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Freeman v. Rideout

decided: December 30, 1986.

GARY WAYNE FREEMAN, PLAINTIFF-APPELLEE,
v.
RICHARD RIDEOUT, DEFENDANT-APPELLANT



Defendant-appellant, Richard Rideout, appeals from a judgment of the United States District Court for the District of Vermont ( Holden, J.). Defendant-appellant contends that the district court erred when it held him liable under 42 U.S.C. § 1983.

Author: RE

BEFORE PRATT and MINER, Circuit Judges, and RE, Chief Judge, United States Court of International Trade, sitting by designation pursuant to 28 U.S.C. § 293(a).

RE, Chief Judge:

The defendant, Richard Rideout, a prison correctional officer, appeals from a judgment entered against him by the District Court for the District of Vermont, which held him liable for damages under 42 U.S.C. § 1983 (1982). The district court found that Rideout filed unfounded or false charges against plaintiff, Gary Wayne Freeman, a state prison inmate. The charges, which accused Freeman of having assaulted another inmate, were the basis for an prison disciplinary hearing, after which Freeman was found guilty, and sentenced to 30 days of "segregation."

Rideout contends that "the district court erred by improperly holding that Freeman's liberty interest was deprive without due process of law at the time the assault charges were filed."

Two questions are presented on this appeal: first, whether the filing of unfounded or false charges by a prison correctional office against a prison inmate constitutes a deprivation of a constitutional right which permits recovery under 42 U.S.C. § 1983; and, second, whether the prison disciplinary hearing provided the the plaintiff prison inmate with due process of law.

Since the Court holds that the filing of unfounded charges is not per se a constitutional violation under section 1983, and that the prison disciplinary hearing provided plaintiff with all due process rights to which he was entitled, the judgment of the district court is reversed.

Facts

On October 5, 1981, institutional disciplinary charges were presented against plaintiff-appellee, Gary Wayne Freeman, a prisoner at the Woodstock Correctional Facility. Freeman was accused of assaulting another prison inmate, Jeffrey Price. The charges were filed by defendant-appellant, Richard Rideout, a prison correctional officer at the Facility. As a result of the charges filed by Rideout, a prison disciplinary hearing was conducted on the institutional charges the following day. Freeman was not informed of the identity of his accuser, now was the alleged assault victim allowed to testify at the hearing. In part, because of the perceived need to protect Price from retaliation, Price was not permitted to testify at the disciplinary hearing.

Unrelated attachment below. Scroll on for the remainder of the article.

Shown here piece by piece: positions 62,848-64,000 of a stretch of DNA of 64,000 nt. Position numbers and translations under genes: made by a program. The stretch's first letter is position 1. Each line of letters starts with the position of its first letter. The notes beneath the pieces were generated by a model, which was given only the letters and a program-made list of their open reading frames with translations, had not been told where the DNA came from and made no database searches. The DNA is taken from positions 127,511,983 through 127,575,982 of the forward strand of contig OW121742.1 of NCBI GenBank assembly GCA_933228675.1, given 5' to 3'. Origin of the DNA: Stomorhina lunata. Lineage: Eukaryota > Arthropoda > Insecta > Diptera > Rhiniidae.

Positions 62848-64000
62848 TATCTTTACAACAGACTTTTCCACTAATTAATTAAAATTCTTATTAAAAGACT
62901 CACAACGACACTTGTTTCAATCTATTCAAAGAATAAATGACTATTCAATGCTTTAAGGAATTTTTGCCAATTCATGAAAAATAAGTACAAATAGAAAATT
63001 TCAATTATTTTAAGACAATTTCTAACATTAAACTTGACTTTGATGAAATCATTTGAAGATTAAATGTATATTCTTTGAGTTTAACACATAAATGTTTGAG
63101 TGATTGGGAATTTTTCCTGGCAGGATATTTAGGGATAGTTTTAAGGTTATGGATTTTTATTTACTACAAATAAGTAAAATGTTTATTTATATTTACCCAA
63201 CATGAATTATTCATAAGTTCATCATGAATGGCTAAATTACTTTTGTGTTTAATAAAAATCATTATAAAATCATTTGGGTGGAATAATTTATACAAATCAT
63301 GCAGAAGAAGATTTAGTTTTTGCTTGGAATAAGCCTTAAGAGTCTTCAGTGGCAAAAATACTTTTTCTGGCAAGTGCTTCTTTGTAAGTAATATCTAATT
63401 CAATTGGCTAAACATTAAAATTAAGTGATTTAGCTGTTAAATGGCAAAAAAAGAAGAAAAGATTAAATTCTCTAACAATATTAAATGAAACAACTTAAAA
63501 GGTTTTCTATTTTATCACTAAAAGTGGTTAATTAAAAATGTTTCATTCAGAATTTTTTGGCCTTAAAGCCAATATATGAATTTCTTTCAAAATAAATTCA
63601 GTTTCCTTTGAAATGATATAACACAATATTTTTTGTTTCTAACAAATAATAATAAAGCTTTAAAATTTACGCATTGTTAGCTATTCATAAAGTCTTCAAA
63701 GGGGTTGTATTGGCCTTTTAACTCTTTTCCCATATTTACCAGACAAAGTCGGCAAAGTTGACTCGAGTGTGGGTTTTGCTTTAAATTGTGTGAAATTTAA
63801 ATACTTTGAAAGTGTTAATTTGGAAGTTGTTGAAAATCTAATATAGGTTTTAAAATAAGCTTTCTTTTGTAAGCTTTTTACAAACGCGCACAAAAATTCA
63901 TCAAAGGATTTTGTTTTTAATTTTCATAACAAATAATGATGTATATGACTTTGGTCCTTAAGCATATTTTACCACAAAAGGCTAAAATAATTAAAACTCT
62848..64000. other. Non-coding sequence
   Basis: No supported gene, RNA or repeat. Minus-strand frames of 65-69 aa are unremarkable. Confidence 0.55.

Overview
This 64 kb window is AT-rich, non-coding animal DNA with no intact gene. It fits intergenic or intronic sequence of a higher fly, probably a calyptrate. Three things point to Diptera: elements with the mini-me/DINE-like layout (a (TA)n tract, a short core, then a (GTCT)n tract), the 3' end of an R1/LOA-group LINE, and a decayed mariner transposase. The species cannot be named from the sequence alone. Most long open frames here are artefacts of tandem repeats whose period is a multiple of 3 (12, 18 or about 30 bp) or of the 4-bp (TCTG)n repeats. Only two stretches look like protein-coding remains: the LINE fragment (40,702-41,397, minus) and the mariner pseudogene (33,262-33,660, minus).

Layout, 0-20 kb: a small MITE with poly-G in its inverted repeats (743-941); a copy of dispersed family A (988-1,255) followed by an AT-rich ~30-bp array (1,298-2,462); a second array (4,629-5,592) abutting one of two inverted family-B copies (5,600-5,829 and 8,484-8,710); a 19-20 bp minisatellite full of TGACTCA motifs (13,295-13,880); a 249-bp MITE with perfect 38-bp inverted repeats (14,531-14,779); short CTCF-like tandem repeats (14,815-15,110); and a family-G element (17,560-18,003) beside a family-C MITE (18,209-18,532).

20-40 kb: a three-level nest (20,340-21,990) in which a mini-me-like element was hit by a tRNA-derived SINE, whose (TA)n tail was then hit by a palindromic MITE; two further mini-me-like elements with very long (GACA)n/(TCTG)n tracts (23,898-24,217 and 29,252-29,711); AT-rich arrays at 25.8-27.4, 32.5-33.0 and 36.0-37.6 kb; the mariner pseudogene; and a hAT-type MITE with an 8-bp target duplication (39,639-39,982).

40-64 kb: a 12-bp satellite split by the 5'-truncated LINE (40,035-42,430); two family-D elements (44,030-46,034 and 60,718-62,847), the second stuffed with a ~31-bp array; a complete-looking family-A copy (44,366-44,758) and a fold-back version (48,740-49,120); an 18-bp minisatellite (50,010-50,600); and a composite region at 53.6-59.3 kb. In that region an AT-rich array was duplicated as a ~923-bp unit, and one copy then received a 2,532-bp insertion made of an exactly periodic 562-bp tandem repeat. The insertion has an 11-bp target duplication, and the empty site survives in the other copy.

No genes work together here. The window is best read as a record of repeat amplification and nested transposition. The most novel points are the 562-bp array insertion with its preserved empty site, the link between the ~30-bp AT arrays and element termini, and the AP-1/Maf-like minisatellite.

After the prison disciplinary hearing, Freeman was found guilty, and was sentenced to 30 days of "segregation" from the general prison population. The evidence upon which the finding of guilty was based consisted of three documents; an incident report written by defendant-appellant, Richard Rideout; a report written by Correctional Officer John Honymar; and the unsworn statement of Douglas Pratt, another prison inmate.

Thereafter, on July 12, 1982, Freeman sued Rideout in the District Court for the District of Vermont for compensatory damages pursuant to 42 U.S.C. § 1983. Freeman contended that the charges filed against him by Rideout were unfounded and false, and that the filing of false charges constituted a per se violation of the due process clause of the fourteenth amendment.

At the trial, Freeman introduced into evidence a deposition of the alleged assault victim, Jeffrey Price, which stated that he had not been assaulted by Freeman, and that he had not told Rideout that he had been assaulted by Freeman.

After trial, the district court found that the charges filed by Rideout against Freeman were unfounded, and concluded that "(t)he filing of unfounded charges against an inmate offends clearly established constitutional rights . . . " In addition, the district court found that "the reasons given by the chairman of the committee for refusing to allow (Freeman) to confront Price (were) not acceptable." Based on these findings and conclusions, the court awarded Freeman damages of $1500, plus ...


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